This week (3-10 July) is NAIDOC Week, which celebrates and recognises the history, culture and achievements of Aboriginal and Torres Strait Islander peoples. To mark this important week, our partners have taken the opportunity to explore how health services can better meet the needs of First Nations people, as well as investigate some of the specific health issues facing these communities, such as kidney disease.
Winter warmers prompt burns warning
A spike in burns admissions caused by old or faulty hot water bottles is once again raising concerns for The Alfred’s specialist burns team.
Special guests call for change
Challenging how health services might better meet the needs of Aboriginal people was the focus of NAIDOC Week activities at The Alfred today.
Monash University – Central Clinical School
Meeting of the minds: Visiting international neurotrauma award fosters female ECRs
Department of Neuroscience at CCS welcomes international visitor Tabitha Green for neurotrauma translational research.
New diabetic kidney disease target raises hopes
Monash University scientists are developing what could be a promising new therapeutic target to combat diabetic kidney disease.
Researcher finds ‘gold standard’ test for MS wanting
For seven years, researcher Dr Meaghan Clough frequently observed Multiple Sclerosis (MS) patients performing well on the standard test used to measure cognitive function then talk to her about cognitive problems they were facing. She wondered about the discrepancy.
Diabetes researcher wins prestigious international award
Congratulations to Professor Karin Jandeleit-Dahm on being honoured with a 2022 Hagedorn award. The award, presented at the meeting of the German Diabetes Society in Berlin in late May, recognises diabetic research internationally.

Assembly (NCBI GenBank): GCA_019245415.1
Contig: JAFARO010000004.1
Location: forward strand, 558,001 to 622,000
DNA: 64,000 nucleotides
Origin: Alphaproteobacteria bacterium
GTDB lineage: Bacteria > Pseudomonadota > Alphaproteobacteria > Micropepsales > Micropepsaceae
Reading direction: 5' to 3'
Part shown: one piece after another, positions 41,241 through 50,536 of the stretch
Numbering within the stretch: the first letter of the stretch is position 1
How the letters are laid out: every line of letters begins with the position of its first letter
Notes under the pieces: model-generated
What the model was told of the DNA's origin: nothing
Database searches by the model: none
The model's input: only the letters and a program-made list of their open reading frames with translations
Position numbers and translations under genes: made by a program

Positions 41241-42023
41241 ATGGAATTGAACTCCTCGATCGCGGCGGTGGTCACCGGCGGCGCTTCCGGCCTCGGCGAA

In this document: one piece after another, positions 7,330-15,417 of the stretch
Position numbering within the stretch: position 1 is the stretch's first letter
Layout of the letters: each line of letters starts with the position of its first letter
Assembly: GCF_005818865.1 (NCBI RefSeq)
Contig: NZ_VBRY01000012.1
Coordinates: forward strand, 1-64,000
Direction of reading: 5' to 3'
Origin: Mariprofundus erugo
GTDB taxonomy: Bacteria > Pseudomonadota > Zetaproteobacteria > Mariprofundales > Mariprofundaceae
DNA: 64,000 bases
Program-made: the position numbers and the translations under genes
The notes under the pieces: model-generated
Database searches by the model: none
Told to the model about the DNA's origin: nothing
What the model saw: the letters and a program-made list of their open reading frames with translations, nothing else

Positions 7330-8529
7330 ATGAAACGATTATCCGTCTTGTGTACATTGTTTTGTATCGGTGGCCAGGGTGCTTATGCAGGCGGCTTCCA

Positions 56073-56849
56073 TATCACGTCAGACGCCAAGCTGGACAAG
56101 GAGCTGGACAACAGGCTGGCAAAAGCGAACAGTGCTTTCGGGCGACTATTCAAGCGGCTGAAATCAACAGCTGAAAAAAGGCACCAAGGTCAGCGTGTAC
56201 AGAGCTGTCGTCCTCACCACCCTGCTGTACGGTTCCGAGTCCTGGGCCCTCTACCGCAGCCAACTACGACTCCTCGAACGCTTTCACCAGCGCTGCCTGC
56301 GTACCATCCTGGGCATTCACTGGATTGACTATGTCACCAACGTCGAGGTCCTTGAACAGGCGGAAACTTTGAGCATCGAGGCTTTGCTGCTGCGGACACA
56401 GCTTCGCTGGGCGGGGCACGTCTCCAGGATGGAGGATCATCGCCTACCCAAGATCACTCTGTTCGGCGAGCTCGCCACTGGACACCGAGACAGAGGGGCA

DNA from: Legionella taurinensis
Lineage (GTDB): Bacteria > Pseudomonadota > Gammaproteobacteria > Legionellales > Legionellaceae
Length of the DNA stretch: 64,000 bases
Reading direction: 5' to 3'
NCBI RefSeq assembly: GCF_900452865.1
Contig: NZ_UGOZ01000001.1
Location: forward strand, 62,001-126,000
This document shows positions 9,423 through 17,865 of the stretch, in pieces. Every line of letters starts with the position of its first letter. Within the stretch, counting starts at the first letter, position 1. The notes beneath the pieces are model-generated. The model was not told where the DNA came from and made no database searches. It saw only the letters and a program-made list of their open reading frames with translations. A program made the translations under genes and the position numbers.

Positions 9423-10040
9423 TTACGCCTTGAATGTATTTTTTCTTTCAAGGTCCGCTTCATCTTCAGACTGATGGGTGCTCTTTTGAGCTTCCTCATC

‘Nothing about us, without us’: Professor Paul Lawton on First Nations Australians and kidney disease
NAIDOC week (3-10 July) celebrates the history, culture and achievements of Aboriginal and Torres Strait Islander peoples. We are delighted that Professor Paul Lawton (Director of Renal Medicine) is presenting the CCS seminar on Friday 8 July as part of NAIDOC week. Other speakers will include the Panuku patient preceptor team.
Monash University – School of Public Health and Preventive Medicine
Rapid DNA technology set to speed up disaster victim identification
Disaster Victim Identification (DVI) is a vital task undertaken by forensic teams after mass-casualty incidents. It involves comparing DNA from deceased persons with that of living relatives and looking for kinship. Identifying victims accurately and quickly is important for families not just for emotional closure, but to help them navigate a complex web of urgent legal and administrative tasks that may free up access to badly needed finances and support.
Baker Heart and Diabetes Institute
Subsidy covers cost of smartphone continuous glucose monitoring for people with type one diabetes – Herald Sun
From Friday, all Australians with type one diabetes will save thousands of dollars on life-changing technology that gives them a glucose reading by simply using their phones.
Call for new mindset on COVID-19
Burnet Institute Director and CEO Professor Brendan Crabb believes a change of attitude is urgently needed to address the COVID-19 pandemic in Australia.